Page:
In most cases, the exact cause of this cancer remains undetermined. It is known that an abnormal alteration in healthy cells is responsible for the cancer, but what triggers this is often not identified. When this happens to the cells, they start to divide and grow out of control. As the increase in cells continues, they accumulate into a tumor.
Almost all cancers in the testicles start in the germ cells. These are the cells that are responsible for the production of immature sperm. However, it is not known why these cells become abnormal and result in cancer development.
There are certain risk factors that have been identified that might increase a patient’s chance of testicle cancer, including:
Having an undescended testicle
Having a family history of this cancer
Abnormal testicle developments, such as with conditions like Klinefelter syndrome
Being ages 15 to 35
In most cases, this cancer will only be present in one testicle. The symptoms will generally only affect the testicle where the cancer is present. It may cause the following symptoms:
Enlargement or lump
Dull ache in the groin or abdomen
Discomfort or pain
Feeling of heaviness
Sudden collection of fluid
Breast tenderness or enlargement
The first step is making sure that the patient has an accurate diagnosis. It is also important to determine which type of testicle cancer is present. There are two types:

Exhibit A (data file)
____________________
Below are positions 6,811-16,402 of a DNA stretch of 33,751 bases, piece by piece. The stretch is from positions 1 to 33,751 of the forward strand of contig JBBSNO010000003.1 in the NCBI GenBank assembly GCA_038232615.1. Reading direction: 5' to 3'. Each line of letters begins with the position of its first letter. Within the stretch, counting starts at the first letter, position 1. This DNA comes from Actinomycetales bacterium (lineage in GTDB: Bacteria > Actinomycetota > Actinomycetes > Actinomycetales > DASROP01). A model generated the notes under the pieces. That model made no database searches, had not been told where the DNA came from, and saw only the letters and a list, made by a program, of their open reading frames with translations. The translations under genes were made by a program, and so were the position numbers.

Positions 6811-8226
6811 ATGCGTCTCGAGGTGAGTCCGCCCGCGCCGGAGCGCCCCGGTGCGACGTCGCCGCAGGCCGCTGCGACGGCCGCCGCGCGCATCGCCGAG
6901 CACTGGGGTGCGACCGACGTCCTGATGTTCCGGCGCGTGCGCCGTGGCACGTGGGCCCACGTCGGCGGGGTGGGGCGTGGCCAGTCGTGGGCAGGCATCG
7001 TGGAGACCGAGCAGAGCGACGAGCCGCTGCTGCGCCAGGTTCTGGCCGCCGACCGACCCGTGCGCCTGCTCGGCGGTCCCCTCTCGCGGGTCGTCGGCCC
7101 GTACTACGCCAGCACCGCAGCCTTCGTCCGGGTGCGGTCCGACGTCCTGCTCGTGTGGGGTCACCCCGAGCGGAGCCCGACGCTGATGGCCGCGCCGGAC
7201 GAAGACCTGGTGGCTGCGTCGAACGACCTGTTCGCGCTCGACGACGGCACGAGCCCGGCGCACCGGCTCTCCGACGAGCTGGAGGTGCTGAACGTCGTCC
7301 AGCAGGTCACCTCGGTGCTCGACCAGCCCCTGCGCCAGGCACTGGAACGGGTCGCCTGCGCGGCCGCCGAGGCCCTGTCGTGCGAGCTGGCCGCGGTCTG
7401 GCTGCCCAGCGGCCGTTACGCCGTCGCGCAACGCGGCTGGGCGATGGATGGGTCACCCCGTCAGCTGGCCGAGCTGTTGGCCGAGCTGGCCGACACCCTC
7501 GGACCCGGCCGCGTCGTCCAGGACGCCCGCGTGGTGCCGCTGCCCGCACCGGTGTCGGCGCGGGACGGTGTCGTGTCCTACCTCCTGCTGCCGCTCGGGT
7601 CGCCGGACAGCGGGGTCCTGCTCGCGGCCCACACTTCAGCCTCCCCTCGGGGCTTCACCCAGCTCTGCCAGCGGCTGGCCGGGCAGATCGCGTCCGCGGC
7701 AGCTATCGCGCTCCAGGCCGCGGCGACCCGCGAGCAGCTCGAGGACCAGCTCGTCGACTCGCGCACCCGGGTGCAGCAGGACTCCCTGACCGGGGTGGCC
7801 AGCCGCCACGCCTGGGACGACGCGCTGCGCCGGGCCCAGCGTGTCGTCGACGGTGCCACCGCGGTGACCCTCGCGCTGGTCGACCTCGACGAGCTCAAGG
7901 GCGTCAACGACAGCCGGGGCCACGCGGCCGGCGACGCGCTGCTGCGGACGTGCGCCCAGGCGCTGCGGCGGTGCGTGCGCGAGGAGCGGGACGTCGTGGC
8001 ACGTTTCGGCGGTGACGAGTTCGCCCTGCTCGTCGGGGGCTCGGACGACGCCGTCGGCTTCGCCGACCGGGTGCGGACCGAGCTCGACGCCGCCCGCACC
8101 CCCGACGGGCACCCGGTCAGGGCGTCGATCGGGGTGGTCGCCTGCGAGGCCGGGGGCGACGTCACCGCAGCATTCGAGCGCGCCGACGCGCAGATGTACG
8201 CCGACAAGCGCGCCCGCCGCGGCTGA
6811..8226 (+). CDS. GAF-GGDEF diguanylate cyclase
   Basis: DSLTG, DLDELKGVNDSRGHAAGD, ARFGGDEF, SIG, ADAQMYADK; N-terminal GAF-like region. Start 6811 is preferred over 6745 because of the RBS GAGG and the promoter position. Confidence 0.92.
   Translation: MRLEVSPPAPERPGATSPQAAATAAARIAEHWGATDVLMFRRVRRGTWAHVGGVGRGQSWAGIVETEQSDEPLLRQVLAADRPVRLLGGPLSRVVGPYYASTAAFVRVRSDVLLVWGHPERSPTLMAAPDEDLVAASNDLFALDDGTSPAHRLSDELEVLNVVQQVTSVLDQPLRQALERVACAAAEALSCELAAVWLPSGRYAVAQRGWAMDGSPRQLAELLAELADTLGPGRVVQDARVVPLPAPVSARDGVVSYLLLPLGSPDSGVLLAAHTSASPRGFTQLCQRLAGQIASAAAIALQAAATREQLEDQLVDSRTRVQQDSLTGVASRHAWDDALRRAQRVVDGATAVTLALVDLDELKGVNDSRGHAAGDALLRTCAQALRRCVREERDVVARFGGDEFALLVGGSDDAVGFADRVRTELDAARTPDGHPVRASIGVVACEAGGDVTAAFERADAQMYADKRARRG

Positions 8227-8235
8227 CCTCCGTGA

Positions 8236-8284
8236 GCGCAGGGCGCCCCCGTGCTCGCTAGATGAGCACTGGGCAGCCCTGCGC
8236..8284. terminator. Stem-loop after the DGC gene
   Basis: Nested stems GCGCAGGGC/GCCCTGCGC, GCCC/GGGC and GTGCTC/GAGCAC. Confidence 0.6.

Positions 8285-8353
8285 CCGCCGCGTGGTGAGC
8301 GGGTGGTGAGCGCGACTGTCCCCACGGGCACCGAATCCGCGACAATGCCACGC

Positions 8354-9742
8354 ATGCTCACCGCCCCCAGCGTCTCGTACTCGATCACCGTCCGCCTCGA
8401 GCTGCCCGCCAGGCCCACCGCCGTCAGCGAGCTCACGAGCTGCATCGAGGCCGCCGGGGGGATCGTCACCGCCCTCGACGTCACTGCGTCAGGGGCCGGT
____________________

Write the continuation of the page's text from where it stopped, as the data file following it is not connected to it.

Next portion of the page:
Nonseminoma: This type tends to occur earlier in life and there are multiple tumor types, including embryonal carcinoma, choriocarcinoma, yolk sac tumor and teratoma. This type tends to spread more rapidly.
Seminoma: This type can affect men of all ages. If an older man develops this type of cancer, it is usually this kind. In general, this type is not as aggressive.
Once this is done, the doctor will perform additional tests to see what stage the cancer is at.
Surgery might be recommended. It can be performed to remove the cancerous testicle. This can be done for almost all types and stages of this cancer. If the cancer has spread, doctors might also remove a lymph node that is nearby.
Radiation to kill the cancerous cells by using beams of high-powered energy is another common option. It might be used alone for a seminoma. It may also be used after surgery to eradicate any leftover cancer cells. Chemotherapy may be done alone or after a patient has a lymph node removed. The drug used will depend on cancer type and stage.